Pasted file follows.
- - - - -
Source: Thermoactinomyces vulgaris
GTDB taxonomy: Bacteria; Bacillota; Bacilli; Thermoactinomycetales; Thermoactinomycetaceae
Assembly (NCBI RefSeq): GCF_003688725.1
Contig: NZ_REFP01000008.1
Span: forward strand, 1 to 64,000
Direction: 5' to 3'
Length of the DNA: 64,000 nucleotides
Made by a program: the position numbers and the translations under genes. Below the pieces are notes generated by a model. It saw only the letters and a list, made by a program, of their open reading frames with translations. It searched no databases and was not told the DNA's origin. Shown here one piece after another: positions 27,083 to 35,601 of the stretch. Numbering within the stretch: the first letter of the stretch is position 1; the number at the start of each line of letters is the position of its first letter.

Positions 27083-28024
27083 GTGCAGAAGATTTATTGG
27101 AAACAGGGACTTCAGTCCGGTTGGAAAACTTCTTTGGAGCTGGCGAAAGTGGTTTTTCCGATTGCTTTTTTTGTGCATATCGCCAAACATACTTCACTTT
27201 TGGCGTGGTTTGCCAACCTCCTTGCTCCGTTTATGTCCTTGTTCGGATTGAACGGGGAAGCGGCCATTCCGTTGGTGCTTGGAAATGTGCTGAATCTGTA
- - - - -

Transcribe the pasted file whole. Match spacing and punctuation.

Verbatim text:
Source: Thermoactinomyces vulgaris
GTDB taxonomy: Bacteria; Bacillota; Bacilli; Thermoactinomycetales; Thermoactinomycetaceae
Assembly (NCBI RefSeq): GCF_003688725.1
Contig: NZ_REFP01000008.1
Span: forward strand, 1 to 64,000
Direction: 5' to 3'
Length of the DNA: 64,000 nucleotides
Made by a program: the position numbers and the translations under genes. Below the pieces are notes generated by a model. It saw only the letters and a list, made by a program, of their open reading frames with translations. It searched no databases and was not told the DNA's origin. Shown here one piece after another: positions 27,083 to 35,601 of the stretch. Numbering within the stretch: the first letter of the stretch is position 1; the number at the start of each line of letters is the position of its first letter.

Positions 27083-28024
27083 GTGCAGAAGATTTATTGG
27101 AAACAGGGACTTCAGTCCGGTTGGAAAACTTCTTTGGAGCTGGCGAAAGTGGTTTTTCCGATTGCTTTTTTTGTGCATATCGCCAAACATACTTCACTTT
27201 TGGCGTGGTTTGCCAACCTCCTTGCTCCGTTTATGTCCTTGTTCGGATTGAACGGGGAAGCGGCCATTCCGTTGGTGCTTGGAAATGTGCTGAATCTGTA